Other Sales Assistants and Salespersons includes occupations such as Materials Recyclers and Rental Salespersons.

A Year 10 Certificate, Certificate I, or a short period of on-the-job training is sometimes needed, but is not necessary.

Tasks

  • salvages materials from industrial, commercial and private establishments for resale
  • rents goods and equipment to individuals and businesses

Job Titles

  • Materials Recycler
  • Rental Salesperson
  • Other Sales Assistants and Salespersons
  • Materials Recycler (also called Scrap Materials Buyer)

    Salvages materials from industrial, commercial and private establishments for resale.

    Specialisations: Automotive Dismantler, Bottle Dealer, Waste Recycler

  • Rental Salesperson (also called Rental Clerk)

    Rents goods and equipment to individuals and businesses.

    Specialisations: Car Rental Sales Assistant, Industrial Hire Sales Assistant, Video Library Assistant

  • Other Sales Assistants and Salespersons

    Includes Carpet Measurer, Lotteries Agent, Swimming Pool Salesperson

Fast Facts

  • $1,095 Weekly Pay
  • 15,600 workers Employment Size
  • Moderate Future Growth
  • Entry level Skill level rating
  • Higher unemployment Unemployment
  • 72.7% Full-Time Full-Time Share
  • 41.8 hours Average full-time
  • 39 years Average age
  • 36.3% female Gender Share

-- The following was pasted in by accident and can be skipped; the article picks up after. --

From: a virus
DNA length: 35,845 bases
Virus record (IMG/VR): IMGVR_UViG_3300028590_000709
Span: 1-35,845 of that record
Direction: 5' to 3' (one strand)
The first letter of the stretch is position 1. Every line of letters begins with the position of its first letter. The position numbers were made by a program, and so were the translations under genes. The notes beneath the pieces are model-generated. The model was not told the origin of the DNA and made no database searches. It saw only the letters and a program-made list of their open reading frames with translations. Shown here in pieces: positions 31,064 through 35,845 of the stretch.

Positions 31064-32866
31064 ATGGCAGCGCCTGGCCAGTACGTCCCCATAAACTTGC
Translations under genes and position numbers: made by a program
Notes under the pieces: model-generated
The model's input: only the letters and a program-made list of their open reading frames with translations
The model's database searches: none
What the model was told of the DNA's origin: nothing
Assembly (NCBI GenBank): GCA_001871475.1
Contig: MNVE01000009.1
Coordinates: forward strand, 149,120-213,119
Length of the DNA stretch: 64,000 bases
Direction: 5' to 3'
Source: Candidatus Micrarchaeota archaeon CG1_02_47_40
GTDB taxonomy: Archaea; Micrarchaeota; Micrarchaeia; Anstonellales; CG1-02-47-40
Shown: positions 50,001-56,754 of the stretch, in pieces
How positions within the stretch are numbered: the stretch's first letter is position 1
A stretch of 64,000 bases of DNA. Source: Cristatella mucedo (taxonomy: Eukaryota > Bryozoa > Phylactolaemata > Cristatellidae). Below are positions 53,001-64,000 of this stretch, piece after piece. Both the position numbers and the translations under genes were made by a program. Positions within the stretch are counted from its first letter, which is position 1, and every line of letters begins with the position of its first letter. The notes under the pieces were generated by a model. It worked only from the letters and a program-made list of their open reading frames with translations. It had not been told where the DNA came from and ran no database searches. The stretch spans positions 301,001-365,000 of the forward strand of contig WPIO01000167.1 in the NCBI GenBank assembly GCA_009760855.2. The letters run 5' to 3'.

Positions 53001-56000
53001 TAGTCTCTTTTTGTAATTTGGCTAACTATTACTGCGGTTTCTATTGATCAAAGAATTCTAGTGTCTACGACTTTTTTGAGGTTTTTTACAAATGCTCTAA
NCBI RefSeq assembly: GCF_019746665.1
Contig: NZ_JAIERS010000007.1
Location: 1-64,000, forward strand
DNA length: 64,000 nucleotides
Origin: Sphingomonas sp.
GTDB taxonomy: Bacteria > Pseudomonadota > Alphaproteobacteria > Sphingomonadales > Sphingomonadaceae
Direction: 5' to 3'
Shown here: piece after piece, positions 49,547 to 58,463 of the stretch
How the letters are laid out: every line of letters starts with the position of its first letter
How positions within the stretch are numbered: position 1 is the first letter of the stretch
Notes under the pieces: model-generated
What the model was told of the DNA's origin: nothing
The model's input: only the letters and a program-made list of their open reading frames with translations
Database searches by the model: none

The number of Other Sales Assistants and Salespersons grew moderately over the past 5 years and is expected to grow moderately over the next 5 years:
from 15,600 in 2017 to 16,200 by 2022.
There are likely to be around 14,000 job openings over this time from workers leaving and new jobs being created.

  • Size: This is a medium sized occupation.
  • Unemployment: Unemployment was above average in 2017.
  • Location: Other Sales Assistants and Salespersons work in most regions of Australia.
  • Industries: Most work in Wholesale Trade; Rental, Hiring and Real Estate Services; and Retail Trade.
  • Earnings: Full-time workers earn around $1,095 per week (below the all jobs average of $1,230). Earnings tend to be lower when starting out and higher as experience grows.
  • Full-time: Many work full-time (72.7%, similar to the all jobs average of 68.4%).
  • Hours: Full-time workers spend around 41.8 hours per week at work (compared to the all jobs average of 40.0 hours).
  • Age: The average age is 39 years (compared to the all jobs average of 40 years).
  • Gender: 36.3% of workers are female (compared to the all jobs average of 46.7%).

Employment Outlook

Number of Workers

Source: ABS Labour Force Survey, Department of Jobs and Small Business trend data to May 2017 and Department of Jobs and Small Business projections to 2022.